Notice that the user has to have allowed beforehand the position in their Twitter interface, otherwise there will not be any information.

The information itself can be in several places, marked as coordinates. For this reason, we have to try several things. Also the information can be as a pint, or as a bounding box, according as the user specified a simple point location or a place (extended).

Besides, the information can be presented as a Geometry or otherwise... We will use a regex to extract the coordinates, and parse them.

It's long and tedious, but it must be done...

At the end, mentioning the bot in a geo-located setting works...

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However, if the location is not precise (for example, selecting the city, instead than the neighborhood or a nearby Point of Interest) results in more errors than nothing

In fact, above I was hoping it showed the city, and instead it showed an arbitrary point inside the city.

This happens because the coordinates provided by Twitter are not so ideal

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Here instead I put a famous local bar as location, and it got me the image all-right.

Developing some more

Just to show a little bit the power of the underlying platform, I refactored the code and added a new function.

THis new function basically checks for earthquakes through the quakefeeds library, which uses the web services provided by the USGS.

In practice it searches for the last earthquakes (last hours), for new ones. The level is set to retrieve only the significant ones, but it can be tweaked to some magnitude levels, or to get them all.

Once it retrieves the information, it creates a message with the most important points, and a link to the info on the earthquake at the USGS's site.

Then it retrieves a map centered on the epicenter with a 10km radius from the Geobot server.
Finally it posts the picture with the relevant information.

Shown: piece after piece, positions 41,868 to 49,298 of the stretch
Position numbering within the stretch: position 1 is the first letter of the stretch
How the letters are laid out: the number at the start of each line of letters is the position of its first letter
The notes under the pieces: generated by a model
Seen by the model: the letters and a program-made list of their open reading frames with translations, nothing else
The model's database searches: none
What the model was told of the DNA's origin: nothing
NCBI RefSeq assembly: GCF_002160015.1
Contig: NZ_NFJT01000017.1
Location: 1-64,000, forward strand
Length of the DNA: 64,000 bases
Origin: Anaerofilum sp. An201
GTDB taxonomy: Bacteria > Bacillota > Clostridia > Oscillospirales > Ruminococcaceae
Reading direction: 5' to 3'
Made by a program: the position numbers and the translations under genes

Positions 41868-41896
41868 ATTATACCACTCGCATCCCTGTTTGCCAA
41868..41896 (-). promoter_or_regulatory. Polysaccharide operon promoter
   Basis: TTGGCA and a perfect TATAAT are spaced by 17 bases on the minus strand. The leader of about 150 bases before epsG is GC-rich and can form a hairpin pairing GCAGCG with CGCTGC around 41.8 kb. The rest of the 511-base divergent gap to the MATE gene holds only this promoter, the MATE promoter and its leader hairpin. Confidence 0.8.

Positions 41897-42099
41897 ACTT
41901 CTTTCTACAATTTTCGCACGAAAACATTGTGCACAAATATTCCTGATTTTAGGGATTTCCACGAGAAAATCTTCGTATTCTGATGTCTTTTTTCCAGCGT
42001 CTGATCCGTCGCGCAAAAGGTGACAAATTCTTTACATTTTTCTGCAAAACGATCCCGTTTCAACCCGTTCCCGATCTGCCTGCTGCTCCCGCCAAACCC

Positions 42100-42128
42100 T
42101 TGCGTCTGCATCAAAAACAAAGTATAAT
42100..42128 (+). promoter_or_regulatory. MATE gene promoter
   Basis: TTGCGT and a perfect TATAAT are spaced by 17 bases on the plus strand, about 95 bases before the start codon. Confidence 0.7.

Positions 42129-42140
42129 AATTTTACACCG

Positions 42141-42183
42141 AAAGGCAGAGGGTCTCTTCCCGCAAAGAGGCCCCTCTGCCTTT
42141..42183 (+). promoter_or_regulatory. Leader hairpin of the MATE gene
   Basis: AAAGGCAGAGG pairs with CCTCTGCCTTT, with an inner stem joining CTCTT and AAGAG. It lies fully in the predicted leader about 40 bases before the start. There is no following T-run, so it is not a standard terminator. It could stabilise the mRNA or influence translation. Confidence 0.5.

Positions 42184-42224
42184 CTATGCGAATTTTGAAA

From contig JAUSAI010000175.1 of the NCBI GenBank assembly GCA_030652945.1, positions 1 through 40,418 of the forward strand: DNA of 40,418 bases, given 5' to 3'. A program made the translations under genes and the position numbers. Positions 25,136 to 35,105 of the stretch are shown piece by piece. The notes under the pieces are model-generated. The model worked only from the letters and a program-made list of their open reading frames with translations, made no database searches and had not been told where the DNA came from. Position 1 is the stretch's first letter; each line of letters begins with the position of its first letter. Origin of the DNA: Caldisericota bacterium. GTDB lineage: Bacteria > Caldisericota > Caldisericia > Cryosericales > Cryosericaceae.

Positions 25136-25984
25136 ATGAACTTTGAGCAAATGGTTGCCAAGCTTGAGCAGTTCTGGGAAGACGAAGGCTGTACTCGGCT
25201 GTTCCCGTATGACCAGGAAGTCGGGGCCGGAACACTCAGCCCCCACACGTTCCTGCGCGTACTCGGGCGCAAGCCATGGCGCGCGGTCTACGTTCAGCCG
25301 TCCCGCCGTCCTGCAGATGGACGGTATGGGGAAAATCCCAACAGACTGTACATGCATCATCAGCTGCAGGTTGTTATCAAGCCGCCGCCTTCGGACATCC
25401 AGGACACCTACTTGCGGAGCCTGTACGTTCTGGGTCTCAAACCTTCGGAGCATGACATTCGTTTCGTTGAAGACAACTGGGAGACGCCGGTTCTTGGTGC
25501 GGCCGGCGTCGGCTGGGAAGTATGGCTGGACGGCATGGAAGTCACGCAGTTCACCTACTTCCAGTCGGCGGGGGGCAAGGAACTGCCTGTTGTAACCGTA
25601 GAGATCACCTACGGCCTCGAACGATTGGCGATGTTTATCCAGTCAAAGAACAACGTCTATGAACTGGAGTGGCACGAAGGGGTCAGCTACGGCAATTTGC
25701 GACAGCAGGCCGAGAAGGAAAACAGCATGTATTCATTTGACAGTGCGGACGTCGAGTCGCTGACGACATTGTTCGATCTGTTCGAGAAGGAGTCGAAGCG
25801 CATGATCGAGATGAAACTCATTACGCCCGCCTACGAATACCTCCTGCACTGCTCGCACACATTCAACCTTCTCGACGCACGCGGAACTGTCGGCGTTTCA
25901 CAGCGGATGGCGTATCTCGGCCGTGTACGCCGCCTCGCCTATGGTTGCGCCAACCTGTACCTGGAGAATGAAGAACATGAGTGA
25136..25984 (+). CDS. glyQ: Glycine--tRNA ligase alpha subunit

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Conclusion and future developments

We have shown so far a series of capabilities of the library we've created, and the API developed so far.
However, the library allows for much more than what covered in the API.

For example:

  • the library is capable of customize the markers, the colors, using different icons as marker
  • the library can return GeoJSON in exchange for a Overpass Query (there's a more generic builder for it), or a search by PoI
  • the library can return the tile-sets as GeoJSON bounding boxes, useful in order to extrapolate these info while browsing maps online (to add functionalities to layers of map rendering software, as for example leaflet.js)

All these capabilities are already present in the library: it is just a matter of finding the best way to expose them with a web API.

In addition to these, there can be much more functionality to be added to the API with a minimal effort.

For example an endpoint could be created to easily search for bounding-boxes based on names (for example the name of a city, and a rough bounding-box covering it).

The bot can be further developed, either with new possibilities, or copying the same functions over to other networks or communications systems (Facebook, Telegram, Slack...)

Again, there are many possibilities for such a fast growing field.

In fact, the market for end-customer geographic web application is getting reaper and reaper by the day, and niche products can still cut a slice of shares out of bigger companies, in my honest opinion.